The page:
Here are some compliance-related stories for Friday the 13th:
Regulatory Risk Factors in the Carlyle Group S-1 by Seattle lawyer William Carleton.
The Carlyle Group is preparing to go public. There are some interesting risk factors in the S-1 registration statement relating to use of leverage in investments, continued control of prior owners following the offering, and other topics. But I was drawn to the risk factors having to do with the regulatory environment. It’s a different angle from which to think about the financial crisis, financial regualtory reform, and the scourge of lobbying and campaign contributions.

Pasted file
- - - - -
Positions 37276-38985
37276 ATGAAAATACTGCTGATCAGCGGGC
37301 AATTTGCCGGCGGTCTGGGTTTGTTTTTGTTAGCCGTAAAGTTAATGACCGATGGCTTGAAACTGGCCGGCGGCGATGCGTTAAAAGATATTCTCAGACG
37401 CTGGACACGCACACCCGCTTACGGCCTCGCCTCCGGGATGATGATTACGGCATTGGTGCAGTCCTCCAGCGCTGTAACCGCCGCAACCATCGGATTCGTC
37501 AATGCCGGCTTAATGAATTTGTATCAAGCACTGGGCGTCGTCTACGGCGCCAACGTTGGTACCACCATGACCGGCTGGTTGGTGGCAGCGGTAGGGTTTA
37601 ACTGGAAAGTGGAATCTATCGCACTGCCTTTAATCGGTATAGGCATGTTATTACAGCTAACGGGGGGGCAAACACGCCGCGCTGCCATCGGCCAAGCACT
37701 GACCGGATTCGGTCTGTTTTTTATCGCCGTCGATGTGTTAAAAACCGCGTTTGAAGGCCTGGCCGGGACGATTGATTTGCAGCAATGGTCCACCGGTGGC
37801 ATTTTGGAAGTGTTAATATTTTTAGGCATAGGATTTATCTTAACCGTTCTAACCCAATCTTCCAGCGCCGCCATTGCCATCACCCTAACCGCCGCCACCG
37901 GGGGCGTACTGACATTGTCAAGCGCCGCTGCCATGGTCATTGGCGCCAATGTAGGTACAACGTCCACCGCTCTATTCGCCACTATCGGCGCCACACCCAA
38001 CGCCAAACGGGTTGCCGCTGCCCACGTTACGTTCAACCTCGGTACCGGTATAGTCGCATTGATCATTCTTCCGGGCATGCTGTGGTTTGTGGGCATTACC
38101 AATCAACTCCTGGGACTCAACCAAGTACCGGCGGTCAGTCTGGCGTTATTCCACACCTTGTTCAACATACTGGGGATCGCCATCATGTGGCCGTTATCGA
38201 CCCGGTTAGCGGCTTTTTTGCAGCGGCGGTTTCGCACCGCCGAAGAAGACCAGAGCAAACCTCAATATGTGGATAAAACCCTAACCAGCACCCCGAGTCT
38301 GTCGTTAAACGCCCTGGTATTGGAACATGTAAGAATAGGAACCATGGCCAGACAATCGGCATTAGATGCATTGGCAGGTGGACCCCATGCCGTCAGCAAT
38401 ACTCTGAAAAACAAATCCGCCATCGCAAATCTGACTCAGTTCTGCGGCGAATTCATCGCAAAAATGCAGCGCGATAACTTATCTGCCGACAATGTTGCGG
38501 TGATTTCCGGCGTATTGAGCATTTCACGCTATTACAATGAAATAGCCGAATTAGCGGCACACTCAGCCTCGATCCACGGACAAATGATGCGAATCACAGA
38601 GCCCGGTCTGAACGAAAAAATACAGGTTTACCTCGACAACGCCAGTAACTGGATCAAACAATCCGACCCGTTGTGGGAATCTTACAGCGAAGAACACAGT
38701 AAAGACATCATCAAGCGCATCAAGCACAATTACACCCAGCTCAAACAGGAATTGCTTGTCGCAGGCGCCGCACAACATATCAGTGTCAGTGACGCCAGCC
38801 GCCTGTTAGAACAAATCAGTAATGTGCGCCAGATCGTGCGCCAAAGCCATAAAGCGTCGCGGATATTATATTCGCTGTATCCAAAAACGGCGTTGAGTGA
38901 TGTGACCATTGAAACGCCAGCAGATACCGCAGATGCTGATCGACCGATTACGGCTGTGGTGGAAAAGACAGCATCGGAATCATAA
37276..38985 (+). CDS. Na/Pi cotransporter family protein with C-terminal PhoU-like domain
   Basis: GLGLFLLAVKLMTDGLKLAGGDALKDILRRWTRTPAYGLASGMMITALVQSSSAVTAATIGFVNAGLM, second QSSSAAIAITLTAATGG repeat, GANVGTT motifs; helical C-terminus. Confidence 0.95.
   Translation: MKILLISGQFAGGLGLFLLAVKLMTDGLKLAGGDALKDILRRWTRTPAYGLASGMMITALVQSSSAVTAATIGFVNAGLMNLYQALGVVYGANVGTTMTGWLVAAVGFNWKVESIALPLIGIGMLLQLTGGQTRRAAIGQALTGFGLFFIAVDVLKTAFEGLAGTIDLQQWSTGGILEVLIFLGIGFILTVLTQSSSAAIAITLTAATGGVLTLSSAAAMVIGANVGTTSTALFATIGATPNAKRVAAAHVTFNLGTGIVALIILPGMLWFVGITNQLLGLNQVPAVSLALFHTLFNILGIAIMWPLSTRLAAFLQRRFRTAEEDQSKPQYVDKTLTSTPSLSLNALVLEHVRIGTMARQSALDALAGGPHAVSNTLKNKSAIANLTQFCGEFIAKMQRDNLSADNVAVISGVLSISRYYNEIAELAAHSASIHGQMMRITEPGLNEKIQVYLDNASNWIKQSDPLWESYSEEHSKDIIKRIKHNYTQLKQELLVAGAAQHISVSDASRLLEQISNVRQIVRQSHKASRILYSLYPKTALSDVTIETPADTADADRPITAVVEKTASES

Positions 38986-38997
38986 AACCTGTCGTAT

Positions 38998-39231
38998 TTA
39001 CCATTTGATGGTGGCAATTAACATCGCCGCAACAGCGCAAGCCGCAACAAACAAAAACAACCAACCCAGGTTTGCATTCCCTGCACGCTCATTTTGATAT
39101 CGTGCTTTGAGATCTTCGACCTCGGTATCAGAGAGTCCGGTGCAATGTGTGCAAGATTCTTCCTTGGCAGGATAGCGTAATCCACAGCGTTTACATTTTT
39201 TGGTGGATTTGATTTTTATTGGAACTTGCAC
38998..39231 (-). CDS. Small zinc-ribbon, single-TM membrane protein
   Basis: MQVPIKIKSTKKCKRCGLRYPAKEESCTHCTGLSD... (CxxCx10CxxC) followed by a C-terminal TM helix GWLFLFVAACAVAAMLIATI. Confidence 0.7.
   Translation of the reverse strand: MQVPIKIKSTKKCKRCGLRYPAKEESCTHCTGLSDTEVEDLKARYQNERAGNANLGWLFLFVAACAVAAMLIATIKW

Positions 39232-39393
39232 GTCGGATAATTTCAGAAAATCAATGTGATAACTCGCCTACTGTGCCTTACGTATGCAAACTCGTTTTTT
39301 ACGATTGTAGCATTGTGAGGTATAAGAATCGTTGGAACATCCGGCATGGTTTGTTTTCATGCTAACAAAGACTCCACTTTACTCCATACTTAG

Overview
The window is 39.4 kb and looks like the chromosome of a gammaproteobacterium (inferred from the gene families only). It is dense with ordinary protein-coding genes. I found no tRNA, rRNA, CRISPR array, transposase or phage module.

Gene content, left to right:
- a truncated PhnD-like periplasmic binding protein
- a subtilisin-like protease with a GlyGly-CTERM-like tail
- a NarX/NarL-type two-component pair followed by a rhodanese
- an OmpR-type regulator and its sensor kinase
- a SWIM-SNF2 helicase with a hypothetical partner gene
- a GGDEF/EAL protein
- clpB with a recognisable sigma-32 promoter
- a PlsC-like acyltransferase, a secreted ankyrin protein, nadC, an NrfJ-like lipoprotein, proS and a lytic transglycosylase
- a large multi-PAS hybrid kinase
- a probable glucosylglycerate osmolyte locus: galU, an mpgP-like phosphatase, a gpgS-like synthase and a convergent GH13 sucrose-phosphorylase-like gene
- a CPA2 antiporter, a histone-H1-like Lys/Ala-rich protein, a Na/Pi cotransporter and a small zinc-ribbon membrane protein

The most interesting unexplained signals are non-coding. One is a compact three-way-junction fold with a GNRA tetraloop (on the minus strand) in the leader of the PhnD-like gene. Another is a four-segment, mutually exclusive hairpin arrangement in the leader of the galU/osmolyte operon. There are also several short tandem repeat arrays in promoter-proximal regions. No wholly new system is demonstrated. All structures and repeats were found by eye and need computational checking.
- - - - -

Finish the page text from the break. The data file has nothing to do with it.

In the glamorous/murky/elite/financially rewarding world of commercial law is it clients or lawyers who are the bad guys? Put another way, does business corrupt law or do lawyers corrupt business? This is the question that lies at the heart of Parker, Rosen and Nielsen’s paper. Since the Savings and Loan scandals via WorldCom, Enron and latterly UK’s ownHackgate, corporate wrongdoing is often accompanied by the question, Where were the lawyers? And as Big Law turns increasingly, well, ‘big’, the “is law a business or a profession” question is posed increasingly nostalgically, usually with deliberate exaggeration and answered only with speculation rather than evidence. It is refreshing, therefore, to report on a study which is deals with the relationship between law and business empirically and with imagination which also deals with conceptually important questions.